Asian artist erased from history – Washington Square News
Despite the lingering stereotypes faced by Asian artists, Sessue Hayakawa, a Japanese-born American actor, was a prominent man in Hollywood in the silent movie era.
Before, Asian artists were mainly Rod to take on leading roles, there was a silent movie star who enjoyed fame and recognition across the United States. Sessue Hayakawa, born and raised in Japan and never obtained U.S. citizenship, was a famous sex symbol after his Hollywood debut in 1914, before Rudolph Valentino’s heyday. What is most striking about Hayakawa’s case is that he shows us that in a world before the conditioning of popular media and stereotypes, an Asian American was able to rise to the top.
After a peer from my Tisch program introduced me to Hayakawa, I was immediately intrigued by him. He was often cataloged as an Asian villain or lover in most of his films throughout the silent movie era of the 1910s and early 20s. While this cast itself is problematic – it reflects the American fear of the surreptitious East which still persists today –I marvel that an Asian man is widely seen as attractive by the predominantly white population of the United States. Hayakawa’s career was rocked by a number of factors, but it’s worth mentioning how the 1930s production code restrict even the mere portrayal of interbreeding in the films further limited Hayakawa’s scope as an actor, as he couldn’t be involved in a romance with a female character who was not Asian.
His widespread praise is surprising, as Asian actors are not often portrayed as prominent men in popular media today. It was only recently with the release of “Crazy Rich Asians” that Asian men were marketed as attractive. I have heard from ethnically Asian men who feel categorically unattractive and emasculated.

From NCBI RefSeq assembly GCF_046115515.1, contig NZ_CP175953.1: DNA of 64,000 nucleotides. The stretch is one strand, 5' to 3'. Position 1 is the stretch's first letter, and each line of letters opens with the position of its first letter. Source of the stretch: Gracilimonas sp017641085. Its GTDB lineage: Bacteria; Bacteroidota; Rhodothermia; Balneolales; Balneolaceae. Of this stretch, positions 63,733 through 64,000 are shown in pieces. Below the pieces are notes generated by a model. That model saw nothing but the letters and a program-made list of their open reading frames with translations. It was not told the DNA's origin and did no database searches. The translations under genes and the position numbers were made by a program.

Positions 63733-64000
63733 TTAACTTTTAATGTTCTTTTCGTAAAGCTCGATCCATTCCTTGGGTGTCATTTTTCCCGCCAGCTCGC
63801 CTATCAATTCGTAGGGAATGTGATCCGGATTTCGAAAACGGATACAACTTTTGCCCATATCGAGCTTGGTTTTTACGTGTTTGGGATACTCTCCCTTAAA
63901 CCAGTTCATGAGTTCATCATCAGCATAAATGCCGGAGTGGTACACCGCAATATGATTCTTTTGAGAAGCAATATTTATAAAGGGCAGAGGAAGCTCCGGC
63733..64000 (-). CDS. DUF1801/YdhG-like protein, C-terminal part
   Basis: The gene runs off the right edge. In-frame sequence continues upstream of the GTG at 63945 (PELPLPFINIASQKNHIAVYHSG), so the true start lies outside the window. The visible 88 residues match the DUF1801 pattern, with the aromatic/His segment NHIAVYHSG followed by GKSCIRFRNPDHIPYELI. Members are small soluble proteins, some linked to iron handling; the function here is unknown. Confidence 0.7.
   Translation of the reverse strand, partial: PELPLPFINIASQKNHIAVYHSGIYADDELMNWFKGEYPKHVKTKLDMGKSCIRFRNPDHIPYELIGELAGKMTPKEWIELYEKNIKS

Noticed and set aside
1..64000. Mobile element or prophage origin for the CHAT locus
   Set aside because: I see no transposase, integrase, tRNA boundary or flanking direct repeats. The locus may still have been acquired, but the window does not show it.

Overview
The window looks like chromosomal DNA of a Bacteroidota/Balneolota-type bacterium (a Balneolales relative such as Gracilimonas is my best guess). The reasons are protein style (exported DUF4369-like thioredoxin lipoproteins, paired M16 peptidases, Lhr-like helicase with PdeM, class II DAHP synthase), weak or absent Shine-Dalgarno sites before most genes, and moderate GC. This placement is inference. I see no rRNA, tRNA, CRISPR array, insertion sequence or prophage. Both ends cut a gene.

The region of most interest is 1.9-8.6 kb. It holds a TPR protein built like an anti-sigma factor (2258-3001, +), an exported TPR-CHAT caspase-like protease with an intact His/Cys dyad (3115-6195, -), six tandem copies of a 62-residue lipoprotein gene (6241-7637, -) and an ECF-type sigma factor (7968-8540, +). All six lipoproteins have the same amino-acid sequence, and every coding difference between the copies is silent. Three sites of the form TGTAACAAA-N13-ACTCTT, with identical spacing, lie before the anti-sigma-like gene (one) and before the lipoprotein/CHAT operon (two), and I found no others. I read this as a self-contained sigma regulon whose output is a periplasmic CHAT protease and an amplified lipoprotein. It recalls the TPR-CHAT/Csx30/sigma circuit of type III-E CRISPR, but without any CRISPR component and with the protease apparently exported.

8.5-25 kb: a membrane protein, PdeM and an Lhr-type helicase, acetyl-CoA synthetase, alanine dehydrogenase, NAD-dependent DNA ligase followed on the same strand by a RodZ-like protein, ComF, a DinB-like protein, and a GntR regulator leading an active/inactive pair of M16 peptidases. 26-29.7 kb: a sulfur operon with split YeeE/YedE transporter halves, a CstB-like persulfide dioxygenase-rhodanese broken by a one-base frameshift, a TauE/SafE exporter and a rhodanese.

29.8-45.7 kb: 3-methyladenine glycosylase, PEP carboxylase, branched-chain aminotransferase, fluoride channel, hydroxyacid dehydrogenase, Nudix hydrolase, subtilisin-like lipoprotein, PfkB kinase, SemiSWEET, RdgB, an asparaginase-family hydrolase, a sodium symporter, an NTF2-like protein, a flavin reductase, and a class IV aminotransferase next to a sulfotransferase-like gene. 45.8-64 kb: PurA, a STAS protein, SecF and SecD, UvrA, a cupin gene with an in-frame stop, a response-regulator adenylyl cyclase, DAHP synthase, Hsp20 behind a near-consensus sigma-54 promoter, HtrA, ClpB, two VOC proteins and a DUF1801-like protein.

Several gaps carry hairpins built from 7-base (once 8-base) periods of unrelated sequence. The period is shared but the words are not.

In a maintenance with the Huffington Post, Asian American model Kevin Kreider said, âWhen I was in elementary school I just remember wanting to take this girl dancing, and when she told me she didn’t didn’t find Asian guys attractive, I was like, ‘oh my god. What’s wrong with being an Asian? Why don’t we look attractive and what’s wrong with me? ‘ ”
Kreider explained the micro-assaults he faced during his college days – a girl once complimented him saying, “You’re really good looking for an Asian guy.”
It seems that we have all been conditioned to believe that people of certain races and ethnicities innately possess certain attributes, namely, that Asians are weak, subordinate and foreign. These stereotypes take their toll, as they pave the way for micro-aggression and outright discrimination. What’s even more frightening is that instead of acknowledging and rejecting these harmful beliefs, people freely embrace them as facts. Kevin Kreider’s elementary school crush seems to have done the same, adopting a scholarly bias against Asian men.
That being said, it is sad to think that an Asian actor who has received such publicity is seldom remembered or celebrated – it is as if he has been erased from history. Sessue Hayakawa, however, is a case that shows Asian men can be as masculine as their white or black counterparts. We must take the time to analyze the stereotypes that influence us and reject them.
Art in Color is a column that seeks to answer the question of how artists of color – who distinguish themselves from other artists by their ethnicity and the exotic quality of their works – meet the challenges posed by the visionary well -loved of creation.
A version of this article appeared on Monday, November 26 printed edition.
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Email Ash Ryoo at [emailÂ protected]